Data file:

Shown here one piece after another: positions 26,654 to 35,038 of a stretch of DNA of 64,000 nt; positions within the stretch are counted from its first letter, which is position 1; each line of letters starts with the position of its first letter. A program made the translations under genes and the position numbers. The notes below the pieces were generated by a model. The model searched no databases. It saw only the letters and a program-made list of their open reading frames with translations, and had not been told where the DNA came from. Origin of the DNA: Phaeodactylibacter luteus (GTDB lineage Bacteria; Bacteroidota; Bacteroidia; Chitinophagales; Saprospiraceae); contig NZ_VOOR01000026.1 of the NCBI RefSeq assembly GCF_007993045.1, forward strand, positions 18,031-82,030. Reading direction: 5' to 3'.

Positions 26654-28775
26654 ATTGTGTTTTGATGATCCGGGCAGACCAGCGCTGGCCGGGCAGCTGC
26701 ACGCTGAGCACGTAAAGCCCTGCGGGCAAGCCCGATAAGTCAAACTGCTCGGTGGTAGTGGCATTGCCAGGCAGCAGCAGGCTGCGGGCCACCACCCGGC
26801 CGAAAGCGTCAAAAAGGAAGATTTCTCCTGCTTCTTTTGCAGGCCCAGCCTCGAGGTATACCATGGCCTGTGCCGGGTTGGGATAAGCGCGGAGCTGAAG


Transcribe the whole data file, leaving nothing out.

Shown here one piece after another: positions 26,654 to 35,038 of a stretch of DNA of 64,000 nt; positions within the stretch are counted from its first letter, which is position 1; each line of letters starts with the position of its first letter. A program made the translations under genes and the position numbers. The notes below the pieces were generated by a model. The model searched no databases. It saw only the letters and a program-made list of their open reading frames with translations, and had not been told where the DNA came from. Origin of the DNA: Phaeodactylibacter luteus (GTDB lineage Bacteria; Bacteroidota; Bacteroidia; Chitinophagales; Saprospiraceae); contig NZ_VOOR01000026.1 of the NCBI RefSeq assembly GCF_007993045.1, forward strand, positions 18,031-82,030. Reading direction: 5' to 3'.

Positions 26654-28775
26654 ATTGTGTTTTGATGATCCGGGCAGACCAGCGCTGGCCGGGCAGCTGC
26701 ACGCTGAGCACGTAAAGCCCTGCGGGCAAGCCCGATAAGTCAAACTGCTCGGTGGTAGTGGCATTGCCAGGCAGCAGCAGGCTGCGGGCCACCACCCGGC
26801 CGAAAGCGTCAAAAAGGAAGATTTCTCCTGCTTCTTTTGCAGGCCCAGCCTCGAGGTATACCATGGCCTGTGCCGGGTTGGGATAAGCGCGGAGCTGAAG